The information, toolkits and document repository on the IOD website for general public consumption and for members are very useful knowledge repositories. The IOD organises formal director training sessions and regularly provides up to date Corporate Governance information through workshops, forums and research services.

International Chamber of Commerce

The ICC is an institution formed by entrepreneurs on the belief that the private sector is best qualified to set global standards for business. This was a reaction in part to the economic and political effects of world conflicts and the ICC founders were dubbed “Merchants of Peace”.

The ICC evolved its constitutional framework through the establishment of an international court of arbitration and is now the world’s most prominent arbitral institution for international commercial arbitration, amidst an increasingly competitive environment.

The ICC engaged itself in international affairs by proposing an international trade organisation, being the first business organization to issue anti-corruption rules and is an observer status member of the United Nations General Assembly.

The European Association of Business and Commerce

The European Association for Business and Commerce (EABC), established in 2011, aims to be the unified voice of the European business community in Thailand. EABC’s objectives are to advocate member interests, to support European business in Thailand and to promote Thailand as an attractive partner for European foreign investment and trade. EABC acts as the European chamber of commerce in Thailand, covering all EEA (European Economic Area) states, and the UK not just EU states.

The EABC is committed to working closely with European businesses, the Royal Thai Government, the EU Institutions, and the Chambers of Commerce as well as counterparts in Thailand, in ASEAN, and in Europe. Every year EABC issues a position paper with recommendations by the European business community in Thailand for the Thai government.

Its main activities include carrying out policy and advocacy dialogues, building consensus, providing support to European businesses about trade and investment, and organizing key events to foster opportunities for European businesses in Thailand.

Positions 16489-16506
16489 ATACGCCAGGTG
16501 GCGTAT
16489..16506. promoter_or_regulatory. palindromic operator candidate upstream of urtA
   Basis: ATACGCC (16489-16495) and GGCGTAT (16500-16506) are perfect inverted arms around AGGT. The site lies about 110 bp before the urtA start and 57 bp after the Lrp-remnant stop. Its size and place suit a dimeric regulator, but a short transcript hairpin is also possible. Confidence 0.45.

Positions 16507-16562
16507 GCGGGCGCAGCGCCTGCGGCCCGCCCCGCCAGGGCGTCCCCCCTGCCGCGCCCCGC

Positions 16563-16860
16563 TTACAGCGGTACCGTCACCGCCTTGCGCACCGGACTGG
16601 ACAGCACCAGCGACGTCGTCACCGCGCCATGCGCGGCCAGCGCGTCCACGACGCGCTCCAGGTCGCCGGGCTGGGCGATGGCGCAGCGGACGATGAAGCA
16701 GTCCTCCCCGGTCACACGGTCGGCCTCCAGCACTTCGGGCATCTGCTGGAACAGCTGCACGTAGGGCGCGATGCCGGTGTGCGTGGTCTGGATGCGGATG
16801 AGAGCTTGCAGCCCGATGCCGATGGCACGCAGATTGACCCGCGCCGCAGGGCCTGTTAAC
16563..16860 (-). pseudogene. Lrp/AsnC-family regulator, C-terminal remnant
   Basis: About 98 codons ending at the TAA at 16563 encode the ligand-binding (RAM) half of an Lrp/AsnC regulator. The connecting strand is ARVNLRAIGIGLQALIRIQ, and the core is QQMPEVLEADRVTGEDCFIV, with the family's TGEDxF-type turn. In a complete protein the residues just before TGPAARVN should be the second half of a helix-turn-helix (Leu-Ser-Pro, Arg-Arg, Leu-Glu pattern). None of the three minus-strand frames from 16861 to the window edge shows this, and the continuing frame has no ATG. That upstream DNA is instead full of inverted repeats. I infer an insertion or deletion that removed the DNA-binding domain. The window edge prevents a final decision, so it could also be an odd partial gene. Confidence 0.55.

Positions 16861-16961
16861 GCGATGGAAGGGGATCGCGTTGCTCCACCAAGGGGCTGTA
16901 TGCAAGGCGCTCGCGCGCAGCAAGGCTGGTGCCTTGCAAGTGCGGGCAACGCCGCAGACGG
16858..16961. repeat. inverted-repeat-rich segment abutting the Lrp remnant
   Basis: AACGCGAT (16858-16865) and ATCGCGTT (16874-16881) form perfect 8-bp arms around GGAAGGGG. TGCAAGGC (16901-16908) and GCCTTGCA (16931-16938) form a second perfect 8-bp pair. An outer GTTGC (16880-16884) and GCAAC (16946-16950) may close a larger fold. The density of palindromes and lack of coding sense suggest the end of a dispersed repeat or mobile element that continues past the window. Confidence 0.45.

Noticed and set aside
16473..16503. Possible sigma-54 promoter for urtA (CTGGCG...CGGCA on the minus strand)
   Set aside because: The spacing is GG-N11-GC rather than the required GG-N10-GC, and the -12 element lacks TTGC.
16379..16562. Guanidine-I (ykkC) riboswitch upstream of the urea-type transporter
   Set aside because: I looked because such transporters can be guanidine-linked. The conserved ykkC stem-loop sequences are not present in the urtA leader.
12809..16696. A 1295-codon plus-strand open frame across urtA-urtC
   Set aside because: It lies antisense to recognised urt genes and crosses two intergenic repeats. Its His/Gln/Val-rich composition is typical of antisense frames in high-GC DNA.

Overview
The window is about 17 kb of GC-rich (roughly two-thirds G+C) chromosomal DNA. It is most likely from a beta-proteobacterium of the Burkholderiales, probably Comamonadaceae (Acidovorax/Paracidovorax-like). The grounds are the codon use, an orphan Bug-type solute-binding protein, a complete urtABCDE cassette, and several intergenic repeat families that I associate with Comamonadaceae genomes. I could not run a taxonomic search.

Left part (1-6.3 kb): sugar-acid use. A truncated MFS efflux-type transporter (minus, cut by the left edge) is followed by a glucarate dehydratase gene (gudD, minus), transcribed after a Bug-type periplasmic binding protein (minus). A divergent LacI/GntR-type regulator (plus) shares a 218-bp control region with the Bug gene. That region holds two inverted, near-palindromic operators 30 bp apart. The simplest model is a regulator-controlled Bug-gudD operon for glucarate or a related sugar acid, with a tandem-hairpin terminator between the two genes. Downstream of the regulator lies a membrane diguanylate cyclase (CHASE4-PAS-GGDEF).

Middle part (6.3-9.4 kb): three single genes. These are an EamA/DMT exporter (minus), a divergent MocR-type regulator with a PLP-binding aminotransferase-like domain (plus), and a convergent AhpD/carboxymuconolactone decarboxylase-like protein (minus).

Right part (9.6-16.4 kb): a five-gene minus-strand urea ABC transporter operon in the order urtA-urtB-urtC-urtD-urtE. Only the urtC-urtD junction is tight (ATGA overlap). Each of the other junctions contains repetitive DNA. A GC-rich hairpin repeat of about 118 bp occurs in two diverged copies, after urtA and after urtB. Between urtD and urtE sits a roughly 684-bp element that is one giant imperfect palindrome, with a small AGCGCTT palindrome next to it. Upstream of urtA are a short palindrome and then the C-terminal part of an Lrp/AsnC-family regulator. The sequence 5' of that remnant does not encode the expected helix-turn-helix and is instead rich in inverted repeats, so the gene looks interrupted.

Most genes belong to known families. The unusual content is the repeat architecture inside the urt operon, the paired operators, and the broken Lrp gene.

The Chartered Institute of Arbitrators (CIArb)

Desmond Hughes, Senior Partner and Co-Founder of Hughes Krupica is a Fellow of the Chartered Institute of Arbitrators and a member ID: 36878.

The Chartered Institute of Arbitrators was originally founded as the Institute of Arbitrators on 1 March 1915 and registered as a charity in the U.K. in 1990, having been incorporated by Royal Charter in 1979. The Royal Charter Bye-Laws and associated documentation relating to the constitution and governance system of CIArb which comprises a Board of Trustees, Board of Management, a disciplinary tribunal and various committees and sub-committees appointed to oversee the object and charitable purpose of the Institute globally. There is a President, a Patron, Director-General and Directors at the upper tier of the organization.

Society of Construction Law, U.K.

The Society of Construction Law (“SCL”) holds meetings, lectures and social events, publishes papers given to the Society; supports educational bodies, in particular by funding the purchase of books; sponsors and annual prize paper and generally promotes interest in construction law. The library is located at King’s College London on the Strand, London, U.K. The administrative office is in Hinckley, Leicestershire., U.K.

SCL was formed in 1983 when the Founder Members signed the initial constitution at the Whig and Pen Club in the Strand opposite the Law Courts. This was before the launch at the RIBA later in 1983. There are approximately 3000 members and it has an elected Council comprising 20 members. There are 5 officers who are also members of the council. SCL also has regional co-ordinators in several parts of the UK and Ireland.